For many, the thought of cardio, not even the act of doing it, is exhausting. Cardio however, is an extremely beneficial form of exercise.
Enter the rowing machine, a great full body alternative to the treadmill or bike. When performed properly, a workout on the erg, burns calories, improves posture, increases strength and endurance and melts fat away. It has the distinction of being both an aerobic and an anaerobic exercise. However, many don’t use it because it’s unfamiliar territory. So here are four steps to help get you started. The catch, the drive, the finish, and the recovery.
The Catch This refers to your starting position, the catch is where good form begins. Sit on the sliding seat with legs securely fastened in the the foot straps. Hold the bar of the rowing machine with your palms down and your thumbs pointing towards each other. Shins should be an almost 90 degree angle to the floor and heels should be planted. Tighten your core and straighten your spine as much as possible, imagine a foam roller being held against your back.
#2: The Drive
The order of muscle recruitment is very important here: first legs, back second, and then arms third.
From your starting position on the catch, drive through your feet keeping your heels grounded until your legs are almost straight. Keep your back very straight and your core tight and engaged. Make sure that the handle stays at the same level.
Once the knees are almost extended, use your hips as a fulcrum to extend the torso and engage the extensor muscles of the back. The torso should remain straight with the core tight, as your whole body becomes more horizontal. Use your lats to retract the shoulder blades and move your arms into extension as pull your the bar towards you. The handle should continue in it’s horizontal trajectory, not moving up or down.
Now that the legs and back have provided the lion’s share of force, you should be in a position with extended knees and hips. Keep using the lats and now recruit the arms to pull the bar towards your upper abdominal muscles.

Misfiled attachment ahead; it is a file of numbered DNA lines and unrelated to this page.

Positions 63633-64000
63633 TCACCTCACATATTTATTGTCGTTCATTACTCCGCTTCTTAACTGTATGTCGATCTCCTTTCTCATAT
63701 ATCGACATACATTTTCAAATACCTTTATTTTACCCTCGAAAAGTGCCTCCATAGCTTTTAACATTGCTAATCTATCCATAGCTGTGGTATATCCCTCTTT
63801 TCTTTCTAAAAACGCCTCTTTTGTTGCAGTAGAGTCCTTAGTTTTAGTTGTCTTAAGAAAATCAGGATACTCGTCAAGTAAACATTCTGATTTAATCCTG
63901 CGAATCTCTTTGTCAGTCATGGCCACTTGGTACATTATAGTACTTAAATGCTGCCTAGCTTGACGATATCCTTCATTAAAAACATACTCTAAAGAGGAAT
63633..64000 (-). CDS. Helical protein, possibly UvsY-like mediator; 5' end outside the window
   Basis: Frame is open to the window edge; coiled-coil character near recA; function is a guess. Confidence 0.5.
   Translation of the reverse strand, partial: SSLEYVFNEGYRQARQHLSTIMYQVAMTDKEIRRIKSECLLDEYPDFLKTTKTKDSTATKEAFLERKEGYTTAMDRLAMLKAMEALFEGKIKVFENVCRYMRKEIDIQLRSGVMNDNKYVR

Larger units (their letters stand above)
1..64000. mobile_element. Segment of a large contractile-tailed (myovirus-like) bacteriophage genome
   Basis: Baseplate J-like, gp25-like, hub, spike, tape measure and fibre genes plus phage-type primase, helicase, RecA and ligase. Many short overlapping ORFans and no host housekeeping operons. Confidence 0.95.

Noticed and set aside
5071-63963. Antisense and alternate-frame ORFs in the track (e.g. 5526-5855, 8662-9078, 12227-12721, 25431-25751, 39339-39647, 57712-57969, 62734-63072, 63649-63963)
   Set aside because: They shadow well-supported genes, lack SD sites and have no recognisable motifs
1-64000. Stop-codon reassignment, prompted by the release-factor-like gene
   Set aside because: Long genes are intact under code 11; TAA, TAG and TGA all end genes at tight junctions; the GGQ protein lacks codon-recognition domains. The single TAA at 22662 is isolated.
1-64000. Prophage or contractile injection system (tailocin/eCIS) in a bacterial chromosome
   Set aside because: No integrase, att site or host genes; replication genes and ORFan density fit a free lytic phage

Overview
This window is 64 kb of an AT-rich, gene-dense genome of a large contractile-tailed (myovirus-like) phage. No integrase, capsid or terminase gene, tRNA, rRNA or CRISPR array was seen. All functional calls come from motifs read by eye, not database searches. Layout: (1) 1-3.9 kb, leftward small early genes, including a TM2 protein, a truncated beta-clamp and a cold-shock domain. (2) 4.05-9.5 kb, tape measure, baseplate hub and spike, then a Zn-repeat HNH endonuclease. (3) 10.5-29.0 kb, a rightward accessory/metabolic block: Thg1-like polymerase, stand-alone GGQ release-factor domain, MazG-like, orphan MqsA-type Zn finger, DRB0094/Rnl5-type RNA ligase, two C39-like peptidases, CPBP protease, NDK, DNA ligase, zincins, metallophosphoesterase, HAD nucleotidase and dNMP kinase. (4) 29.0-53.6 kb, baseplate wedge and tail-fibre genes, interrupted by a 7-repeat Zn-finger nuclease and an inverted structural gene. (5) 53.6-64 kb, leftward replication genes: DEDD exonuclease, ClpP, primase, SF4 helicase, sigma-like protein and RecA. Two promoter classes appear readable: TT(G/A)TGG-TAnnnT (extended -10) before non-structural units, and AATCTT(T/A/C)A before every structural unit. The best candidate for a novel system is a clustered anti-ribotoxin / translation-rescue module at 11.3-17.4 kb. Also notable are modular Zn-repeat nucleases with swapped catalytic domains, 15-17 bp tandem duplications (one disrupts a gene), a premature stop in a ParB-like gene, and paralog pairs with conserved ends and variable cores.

#3: The Finish
At this point your knees and hips should be extended, shoulders blades retracted, arms flexed with the bar held against your upper abdominal muscles.
#4: The Recovery
At this point the order reverses, first arms, then back and then legs. This is a chance to recover from the drive, take a deep breath and gather your strength for the next drive. Your arms start the recovery as they straighten the bar is moved back towards the flywheel, then the shoulder blades protract as the back stays erect and the entire torso moves forward from the hips like the eccentric portion of a romanian deadlift, when the hamstrings are at their longest stretch point then the knees bend and the seat moves forward towards the flywheel as the heels stay grounded and the back stays straight with a tight core. The bar stays in its straight horizontal trajectory as the seat moves to the ‘catching’ position.
It’s easy to rush through these steps when starting a rowing session. To get in the zone, start with just the arms, then incorporate arms and back and then arms, back and legs all together.
Controlled movements are the key to an effective rowing machine workout. Concentrate on your timing of each step, keep a rhythm and adjust from there. Start with 10 minutes, and then work your way up into more challenging workouts. Enjoy!